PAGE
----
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Kannada - The Language of India's Silicon Valley

With Bangalore being referred to as India's Silicon Valley, Kannada, the language of the state Bangalore is a capital to, has a special place in the annals of Information Technology. This article traces the evolution and the history of this beautiful language.
Kannada has been estimated to be over 2,500 years old, ranking as the 3rd oldest language after Sanskrit and Tamil. However, the Kannada alphabet evolved around 1,900 years ago. The initial development of Kannada language has followed that of other Dravidian languages, with the development of a vocal identity preceding the written system. During later centuries, Kannada has been highly influenced by Sanskrit vocabulary and literary styles.
The 'Kavirajamarga' written by King Nripatunga around the 9th century A.D. is believed to be the earliest literary work in Kannada. This treatise on poetry also served as an indicator Kannada was a fully developed literary language But from an epigraphical study, it has been surmised evidence it can be surmised that the spoken form of Kannada language evolved much earlier than the famed Halmidi inscription, which serves to be the first example of Kannada in the written form (circa 450 A.D.). Kannada has been categorized into the Proto-Dravidian group of languages on account of its close affinity with Tamil.
The history of Kannada can be studied under three phases: Hale Kannada (Old Kannada), Nadu Kannada (Middle Kannada) and Adhunika Kannada (Modern Kannada).
The Old Kannada period showed a marked influence of Jainism, both in language and literature. One of Kannada literature's greatest authors, Pampa, lived in this era and created the "Vikramarjuna Vijaya" and "Adipurana", both considered classics to this day. The Middle Kannada period showed considerable influence from both Hindu and Jain philosophies. A secular philosophy also developed in this time and this had a profound impact on several aspects of Kannada culture. This period also witnessed the birth of several genres in Kannada literature, with new forms of composition like "Ragale" and meters like the "Sangatya" and "Desi" being developed as well. The Modern Kannada period witnessed the rebirth of Kannada, both in terms of cultural consciousness and linguistic identity to the modern form found employed. This period was the consequence of the occupation of India by foreign powers, when the need to reaffirm an identity was thought to be necessary.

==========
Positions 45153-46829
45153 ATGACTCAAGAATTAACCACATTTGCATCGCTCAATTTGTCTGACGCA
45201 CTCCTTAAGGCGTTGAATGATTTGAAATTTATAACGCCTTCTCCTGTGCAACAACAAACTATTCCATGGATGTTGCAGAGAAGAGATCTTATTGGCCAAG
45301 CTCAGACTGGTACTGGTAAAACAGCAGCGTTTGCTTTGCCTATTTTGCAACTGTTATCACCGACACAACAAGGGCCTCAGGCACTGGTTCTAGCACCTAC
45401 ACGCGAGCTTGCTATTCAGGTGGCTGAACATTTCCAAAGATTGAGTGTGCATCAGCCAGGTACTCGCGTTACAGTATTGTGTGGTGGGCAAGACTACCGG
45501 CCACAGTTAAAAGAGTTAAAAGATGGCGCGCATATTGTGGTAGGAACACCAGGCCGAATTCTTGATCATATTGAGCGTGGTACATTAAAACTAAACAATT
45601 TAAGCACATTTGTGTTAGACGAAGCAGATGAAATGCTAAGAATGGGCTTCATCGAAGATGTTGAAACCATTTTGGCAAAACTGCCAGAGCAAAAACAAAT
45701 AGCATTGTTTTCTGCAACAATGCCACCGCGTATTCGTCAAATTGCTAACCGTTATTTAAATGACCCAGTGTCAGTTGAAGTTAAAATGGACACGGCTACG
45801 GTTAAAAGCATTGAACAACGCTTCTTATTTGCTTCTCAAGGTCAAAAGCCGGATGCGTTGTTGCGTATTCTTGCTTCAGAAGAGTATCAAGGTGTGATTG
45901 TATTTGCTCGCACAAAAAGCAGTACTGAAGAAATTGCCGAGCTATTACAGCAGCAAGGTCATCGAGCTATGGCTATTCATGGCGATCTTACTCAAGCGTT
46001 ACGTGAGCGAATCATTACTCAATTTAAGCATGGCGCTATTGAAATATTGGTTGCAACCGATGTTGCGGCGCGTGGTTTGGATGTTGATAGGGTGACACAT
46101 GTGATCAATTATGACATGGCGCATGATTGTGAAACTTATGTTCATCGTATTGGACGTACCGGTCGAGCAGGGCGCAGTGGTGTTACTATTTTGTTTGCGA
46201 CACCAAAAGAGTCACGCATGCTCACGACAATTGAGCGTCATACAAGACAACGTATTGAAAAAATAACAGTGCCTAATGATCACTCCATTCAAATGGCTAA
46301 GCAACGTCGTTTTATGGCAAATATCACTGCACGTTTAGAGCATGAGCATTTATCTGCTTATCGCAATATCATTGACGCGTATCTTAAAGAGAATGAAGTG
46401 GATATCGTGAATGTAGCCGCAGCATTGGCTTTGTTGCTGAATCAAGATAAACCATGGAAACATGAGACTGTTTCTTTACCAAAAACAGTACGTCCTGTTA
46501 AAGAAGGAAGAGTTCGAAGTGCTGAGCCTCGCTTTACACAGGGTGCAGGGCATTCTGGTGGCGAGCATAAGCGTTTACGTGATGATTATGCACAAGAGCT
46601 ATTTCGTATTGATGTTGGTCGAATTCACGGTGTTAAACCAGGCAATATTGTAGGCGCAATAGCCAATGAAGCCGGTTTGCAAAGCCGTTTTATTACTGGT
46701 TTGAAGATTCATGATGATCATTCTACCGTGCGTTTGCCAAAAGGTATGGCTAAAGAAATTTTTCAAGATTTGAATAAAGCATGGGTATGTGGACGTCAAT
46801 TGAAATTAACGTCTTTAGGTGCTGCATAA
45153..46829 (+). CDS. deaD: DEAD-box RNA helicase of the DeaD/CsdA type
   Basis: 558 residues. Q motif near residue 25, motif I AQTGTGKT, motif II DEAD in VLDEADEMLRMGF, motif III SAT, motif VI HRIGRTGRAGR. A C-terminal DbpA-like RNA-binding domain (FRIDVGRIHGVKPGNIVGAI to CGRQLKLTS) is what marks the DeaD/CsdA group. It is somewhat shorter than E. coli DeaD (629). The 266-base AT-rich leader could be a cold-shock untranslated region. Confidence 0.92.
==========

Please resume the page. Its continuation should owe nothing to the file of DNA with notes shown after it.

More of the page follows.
Kannada is a highly inflected language with three gender forms, masculine, feminine, neutral or common, and two number forms, singular and plural. The number forms interestingly shows inflection based on the gender, number and tense, of the commodity of reference, among other factors.
Kannada has 52 basic sounds / letters (known as phonemes) of which 49 letters are present in the script. These 49 letters are divided into 2 groups : "Swaragalu" (comprising of 15 letters) and "Vyanjanagalu" (comprising of 34 letters) akin to the distribution of vowels and consonants in English. The character set is almost identical to that of other Indian languages. The script itself, though derived from the Brahmi script like most other Dravidian languages, is fairly complicated owing to the occurrence of various combinations of "half-letters" or symbols that attach to various letters in a manner similar to diacritical marks. The number of written symbols, however, exceeds the 52 characters in the alphabet because of the fact that different characters can be combined to form compound characters, called "ottaksharas". Each written symbol in the Kannada script corresponds with one syllable, as opposed to one phoneme in languages like English. The script of Kannada is also used in other languages like Tulu, Kodava and Konkani.
Kannada literature has historically shown the adherence of every literary novelty that had developed over the ages. This characteristic has always ensured its primacy and popularity amongst the masses of the Kannada-speaking region throughout the ages. With the Kannada-speaking region's concurrence with one of the fastest growing areas harbouring new-age technologies, Kannada shows a tremendous promise as a language to gain currency in the Information Technology era.
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